"Seven Nato allies to create new rapid reaction force: FT report"
- 1 week ago
This champagne glass is shaped after Kate Moss’ left breast
A (false) legend says that the first champagne glass was molded using the left breast of Marie Antoinette, Queen of France till her head rolled. It was actually created in England, like thisnew champagne glass modeled after the left breast of Kate Moss, the modern Queen of Fashion
- 2 weeks ago
Sugar Lab 3d prints sugar figures, looks delicious!
- 3 weeks ago
"Sometimes you got to specifically go out of your way to get into trouble. It’s called fun."
A while back I asked my friends and family on Facebook whether they would help me out with my graduation research. I had spent the weeks prior to this designing an experiment, which would be capable of testing my research model. Prior to participating in the experiment I told people little about what exactly it was I would be testing, now that the experiment is concluded I can, and will elaborate. So here it goes.
TLDR; clean, symmetrical sites have a stronger effect on shoppers with a purchase goal in mind, than on window-shoppers, the effect of big inspiring visuals is minimal, and could even be distracting from the purchasing goal at hand.
The premise of my study was an obvious one: a pretty webshop should sell more products than an ugly one. Of course it was a little more detailed than that: design was defined in two categories, expressive design and classic design. The first category consists of visual markers which are unique, inspiring, intriguing, seducing even, while the second category consists of aspects such as symmetry, clearness, readability and focus.
Previous experiments found that while both categories had a positive influence on buying intentions, the effect of classic design was much stronger. And when we think of it, this is quite logical. When we are shopping on the internet we usually have a certain goal in mind, we want to buy computer hardware, book a holiday or whatever. And as there are thousands of products available we do not want to be distracted by huge visual effects, we want to know what the product is capable of, and how it compares to its competitors.
This is where my research comes in. As previous experiments merely focussed on customers as being just that, I saw a research gap where I could fit in. While the statement in the previous paragraph holds true for a lot of people, it does not for everyone. All too often I find myself just browsing the web, looking for pretty, or awesome, or unique items, and suddenly finding the urge to make a purchase. Following this example we are able to distinguish customers into two groups: shoppers with a pre-existing purchase goal and shoppers without such a goal; in brick-and-mortar shops we would call these window-shoppers.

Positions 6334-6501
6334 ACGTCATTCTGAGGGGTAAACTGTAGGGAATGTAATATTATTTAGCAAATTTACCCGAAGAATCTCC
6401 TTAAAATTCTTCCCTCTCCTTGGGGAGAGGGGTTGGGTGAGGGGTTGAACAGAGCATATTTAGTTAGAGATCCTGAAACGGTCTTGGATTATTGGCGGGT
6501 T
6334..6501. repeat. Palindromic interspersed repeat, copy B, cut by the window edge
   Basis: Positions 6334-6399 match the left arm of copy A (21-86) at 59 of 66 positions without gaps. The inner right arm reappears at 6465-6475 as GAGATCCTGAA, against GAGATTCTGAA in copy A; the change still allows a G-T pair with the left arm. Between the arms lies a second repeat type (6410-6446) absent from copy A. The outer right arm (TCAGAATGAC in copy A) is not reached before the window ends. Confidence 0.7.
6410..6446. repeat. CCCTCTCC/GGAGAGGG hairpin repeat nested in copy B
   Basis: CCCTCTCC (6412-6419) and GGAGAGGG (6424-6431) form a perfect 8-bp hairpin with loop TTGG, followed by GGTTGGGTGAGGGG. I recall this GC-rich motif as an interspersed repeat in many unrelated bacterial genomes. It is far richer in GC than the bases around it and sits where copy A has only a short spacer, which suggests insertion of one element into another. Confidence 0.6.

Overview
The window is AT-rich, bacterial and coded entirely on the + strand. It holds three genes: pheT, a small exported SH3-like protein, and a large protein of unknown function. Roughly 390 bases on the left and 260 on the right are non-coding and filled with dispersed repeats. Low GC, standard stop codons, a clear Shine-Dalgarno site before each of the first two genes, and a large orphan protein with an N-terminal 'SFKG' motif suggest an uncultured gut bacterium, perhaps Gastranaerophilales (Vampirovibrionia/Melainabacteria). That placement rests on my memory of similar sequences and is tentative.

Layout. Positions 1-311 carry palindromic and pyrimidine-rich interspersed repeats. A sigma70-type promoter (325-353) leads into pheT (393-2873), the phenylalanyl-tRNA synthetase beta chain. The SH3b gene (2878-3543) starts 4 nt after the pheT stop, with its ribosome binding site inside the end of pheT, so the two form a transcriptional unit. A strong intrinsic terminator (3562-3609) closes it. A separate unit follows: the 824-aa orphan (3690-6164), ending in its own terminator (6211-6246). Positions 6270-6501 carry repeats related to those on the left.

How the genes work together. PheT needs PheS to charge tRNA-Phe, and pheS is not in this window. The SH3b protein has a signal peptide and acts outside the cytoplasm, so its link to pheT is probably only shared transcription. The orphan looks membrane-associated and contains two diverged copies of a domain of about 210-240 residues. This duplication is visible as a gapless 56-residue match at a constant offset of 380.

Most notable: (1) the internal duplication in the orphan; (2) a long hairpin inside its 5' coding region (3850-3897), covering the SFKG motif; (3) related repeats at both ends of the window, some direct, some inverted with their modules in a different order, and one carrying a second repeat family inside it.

So after some additional literature studies and model building I came to the following hypothesis:
Shoppers with a purchase goal will be more inclined to make a purchase on webshops with mainly classic design elements, while shoppers without a purchase goal will be more inclined to make a purchase on webshops with mainly expressive design elements.
In my experiment I selected 7 webshops, four of which should have a mainly expressive design, and three of which should have a mainly classic design. Half of the participants were assigned a purchase task at random, and each participant rated 4 webshops.
At first inspection of the data I immediately found a problem with the outlines of my framework, I figured that webshops would be either expressive or classic, and certainly not both. However, this was not the case as you can see in the chart below.
It is important to note that this is a major limitation of my experiment, as I don’t have any webshops which scored only high points on one of the categories, so it is likely that there will be a lot of noise in the results. Nevertheless, I was able to draw the following conclusions about the hypothesis:
The effect of classic design elements is a lot stronger for shoppers with a purchase goal, than for shoppers without this goal. As there is little distraction, goal-oriented shoppers are more likely to continue focusing on the purchase task until it is completed, without hesitation, additional consultation, or search; with a higher chance of re-visit. Hedonic shoppers however, are more likely to leave soon; lower chance of re-visit.
The other aspect of the hypothesis however, cannot be accepted based on the data. There were no significant differences between the buying intentions of both groups of shoppers.